Environmental history is exciting
One question that came back at the end of the workshop is why we come together to discuss environmental history? It is easy to come up with all kinds of dry and rational practical, political or management issues to justify such a meeting. But fact is that all participants at the meeting really wanted to be there because environmental history is exiting. In the words of one participant: “environmental history is fun!” But why is it “fun”? Because environmental history crosses many subject boundaries and tries to be all-inclusive in order to provide new vistas on historical developments. In the process it unearths fascinating and often unexpected new explanations and processes that we were not aware of before. This generates excitement among its practitioners which should be transferred to a wider public. For example, local communities or managers of conservation areas should be informed about the historical values of the landscape in which they live or that they manage. Environmental historians should transfer their narratives of the landscape to stakeholders so that it comes to life and makes it more fascinating and exiting than ever before. It can even instil pride, for example in the case of Kielder Forest and Reservoir. This area in the northeast of England is an important recreational area for boating, walking, camping and many other outdoor activities. At the same time the area is home to rare bird species such as the red kite and small mammals. Kielder reservoir, the largest of its kind in northern Europe, and Kielder Forest, the largest planted forest in Europe, instils pride in the people of northeast England. The dam and forest are impressive achievements with fascinating environmental, industrial, social and political histories attached to it. Providing visitors with information about these histories will surely increase the fascination and excitement that people feel for the place.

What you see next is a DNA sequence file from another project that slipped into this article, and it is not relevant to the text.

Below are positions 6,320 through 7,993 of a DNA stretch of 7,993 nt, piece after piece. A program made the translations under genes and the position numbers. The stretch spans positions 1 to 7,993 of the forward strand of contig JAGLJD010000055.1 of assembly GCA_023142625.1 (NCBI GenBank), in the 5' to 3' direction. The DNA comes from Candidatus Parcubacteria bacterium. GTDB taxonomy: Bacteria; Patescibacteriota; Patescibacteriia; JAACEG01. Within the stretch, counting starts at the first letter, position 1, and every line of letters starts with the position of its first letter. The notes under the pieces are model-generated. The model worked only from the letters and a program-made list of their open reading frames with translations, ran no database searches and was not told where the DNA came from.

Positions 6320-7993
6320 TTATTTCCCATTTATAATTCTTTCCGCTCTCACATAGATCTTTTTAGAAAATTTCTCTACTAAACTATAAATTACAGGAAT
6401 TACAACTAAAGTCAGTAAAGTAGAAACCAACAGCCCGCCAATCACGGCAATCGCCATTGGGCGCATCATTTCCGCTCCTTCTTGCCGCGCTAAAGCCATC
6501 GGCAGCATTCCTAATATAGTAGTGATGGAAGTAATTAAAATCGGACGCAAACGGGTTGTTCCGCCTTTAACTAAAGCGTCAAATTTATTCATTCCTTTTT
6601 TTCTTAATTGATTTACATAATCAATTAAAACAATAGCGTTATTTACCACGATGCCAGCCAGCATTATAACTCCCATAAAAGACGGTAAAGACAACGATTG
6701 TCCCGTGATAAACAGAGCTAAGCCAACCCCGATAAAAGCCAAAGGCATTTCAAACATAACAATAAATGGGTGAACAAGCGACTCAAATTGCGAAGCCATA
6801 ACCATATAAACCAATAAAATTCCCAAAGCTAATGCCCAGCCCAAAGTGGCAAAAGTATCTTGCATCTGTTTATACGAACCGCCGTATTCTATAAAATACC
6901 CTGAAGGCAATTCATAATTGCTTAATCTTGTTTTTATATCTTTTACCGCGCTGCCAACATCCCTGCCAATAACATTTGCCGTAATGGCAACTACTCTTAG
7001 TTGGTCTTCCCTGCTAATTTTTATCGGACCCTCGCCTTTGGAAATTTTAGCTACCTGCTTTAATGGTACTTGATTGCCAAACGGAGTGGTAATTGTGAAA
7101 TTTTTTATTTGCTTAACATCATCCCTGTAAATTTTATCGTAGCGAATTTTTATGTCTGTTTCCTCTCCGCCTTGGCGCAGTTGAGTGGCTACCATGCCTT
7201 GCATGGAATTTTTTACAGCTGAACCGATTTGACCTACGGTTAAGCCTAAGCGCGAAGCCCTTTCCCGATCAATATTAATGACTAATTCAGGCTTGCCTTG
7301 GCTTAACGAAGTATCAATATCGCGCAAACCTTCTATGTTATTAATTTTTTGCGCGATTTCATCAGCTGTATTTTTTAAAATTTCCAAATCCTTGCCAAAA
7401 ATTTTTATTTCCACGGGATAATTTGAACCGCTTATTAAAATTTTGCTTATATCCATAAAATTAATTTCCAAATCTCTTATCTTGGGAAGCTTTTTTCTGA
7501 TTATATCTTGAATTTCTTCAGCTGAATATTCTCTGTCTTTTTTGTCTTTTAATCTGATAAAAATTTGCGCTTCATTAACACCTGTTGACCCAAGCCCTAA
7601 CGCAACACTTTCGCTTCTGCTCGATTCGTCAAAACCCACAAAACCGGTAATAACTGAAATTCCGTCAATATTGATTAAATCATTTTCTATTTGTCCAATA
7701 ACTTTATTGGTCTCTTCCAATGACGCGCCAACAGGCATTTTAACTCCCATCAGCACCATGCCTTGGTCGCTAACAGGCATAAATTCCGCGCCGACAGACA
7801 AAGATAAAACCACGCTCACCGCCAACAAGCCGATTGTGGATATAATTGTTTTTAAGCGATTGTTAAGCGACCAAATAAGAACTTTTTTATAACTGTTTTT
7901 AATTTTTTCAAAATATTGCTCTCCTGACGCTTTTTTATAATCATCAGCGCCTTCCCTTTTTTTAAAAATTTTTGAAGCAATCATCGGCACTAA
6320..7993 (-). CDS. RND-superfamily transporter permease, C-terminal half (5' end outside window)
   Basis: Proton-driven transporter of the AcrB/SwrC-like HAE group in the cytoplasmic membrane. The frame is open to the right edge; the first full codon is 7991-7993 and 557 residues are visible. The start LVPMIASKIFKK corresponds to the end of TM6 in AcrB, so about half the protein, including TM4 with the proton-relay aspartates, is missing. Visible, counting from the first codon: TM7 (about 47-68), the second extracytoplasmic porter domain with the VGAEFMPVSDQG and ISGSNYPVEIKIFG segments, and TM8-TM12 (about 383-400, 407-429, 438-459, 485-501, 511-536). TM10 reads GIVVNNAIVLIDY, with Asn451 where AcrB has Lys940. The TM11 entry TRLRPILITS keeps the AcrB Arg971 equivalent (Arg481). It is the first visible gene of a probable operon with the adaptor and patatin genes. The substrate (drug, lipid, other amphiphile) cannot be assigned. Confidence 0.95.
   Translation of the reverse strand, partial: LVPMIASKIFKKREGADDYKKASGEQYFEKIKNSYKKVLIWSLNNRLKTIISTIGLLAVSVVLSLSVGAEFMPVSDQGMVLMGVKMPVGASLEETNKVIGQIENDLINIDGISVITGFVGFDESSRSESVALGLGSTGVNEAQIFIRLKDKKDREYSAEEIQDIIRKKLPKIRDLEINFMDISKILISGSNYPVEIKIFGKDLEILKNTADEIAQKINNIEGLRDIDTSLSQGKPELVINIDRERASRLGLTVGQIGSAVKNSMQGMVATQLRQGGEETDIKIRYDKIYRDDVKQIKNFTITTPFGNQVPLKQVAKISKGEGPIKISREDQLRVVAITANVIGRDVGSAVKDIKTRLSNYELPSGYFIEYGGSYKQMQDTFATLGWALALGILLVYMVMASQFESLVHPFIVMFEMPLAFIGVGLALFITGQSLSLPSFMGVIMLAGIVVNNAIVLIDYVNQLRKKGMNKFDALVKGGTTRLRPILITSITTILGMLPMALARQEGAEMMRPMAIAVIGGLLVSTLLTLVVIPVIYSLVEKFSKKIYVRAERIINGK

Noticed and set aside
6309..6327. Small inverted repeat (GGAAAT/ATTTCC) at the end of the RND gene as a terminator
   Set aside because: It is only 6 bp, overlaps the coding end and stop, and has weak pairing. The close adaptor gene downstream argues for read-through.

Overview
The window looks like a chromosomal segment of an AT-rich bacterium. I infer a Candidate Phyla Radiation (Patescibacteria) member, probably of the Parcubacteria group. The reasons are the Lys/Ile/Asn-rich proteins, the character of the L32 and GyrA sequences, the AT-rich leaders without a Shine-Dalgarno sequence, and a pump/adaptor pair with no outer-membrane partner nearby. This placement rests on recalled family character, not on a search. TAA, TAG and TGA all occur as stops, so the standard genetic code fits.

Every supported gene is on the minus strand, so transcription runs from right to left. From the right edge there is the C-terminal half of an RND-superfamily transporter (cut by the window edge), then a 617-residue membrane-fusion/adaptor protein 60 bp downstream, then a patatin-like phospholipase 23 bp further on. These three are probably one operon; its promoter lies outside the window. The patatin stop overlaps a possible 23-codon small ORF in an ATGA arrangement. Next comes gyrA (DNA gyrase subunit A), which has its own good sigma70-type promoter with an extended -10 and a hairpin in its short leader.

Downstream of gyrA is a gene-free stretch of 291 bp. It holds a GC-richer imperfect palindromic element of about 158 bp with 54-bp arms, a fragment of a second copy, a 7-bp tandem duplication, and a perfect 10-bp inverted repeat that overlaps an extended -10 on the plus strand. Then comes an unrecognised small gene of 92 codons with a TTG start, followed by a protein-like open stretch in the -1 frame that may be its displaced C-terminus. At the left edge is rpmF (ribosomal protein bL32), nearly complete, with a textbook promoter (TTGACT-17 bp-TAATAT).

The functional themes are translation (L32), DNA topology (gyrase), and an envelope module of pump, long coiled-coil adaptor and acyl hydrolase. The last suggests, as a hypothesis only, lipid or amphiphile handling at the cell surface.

Naming and defining the object of study
As part of the articulation of the findings of historical research, it is important to understand the meaning of the object of study: in this case the environment and landscape. What do these terms mean and what research question do they generate? If historians fail to name these objects of study they cannot address issues and questions that matter to environmental managers and other stakeholders. Therefore, the participants of the Wicken Fen workshop critically examined what the environment means and what research questions this term generates for historians investigating past environments. It was suggested that the next workshop opens with a paper examining another grand idea: that of natural beauty. That is very appropriate because this meeting will take place in the Quantock Hills area of outstanding natural beauty. A place of beauty is a joy forever, but what is beauty in the eyes of different stakeholders? How did people view natural beauty in the past and how did this lead to the designation of areas of natural beauty? Generally, why does it matter? I am looking forward to the discussions of these issues at the next workshop in the Quantock Hills in March 2011.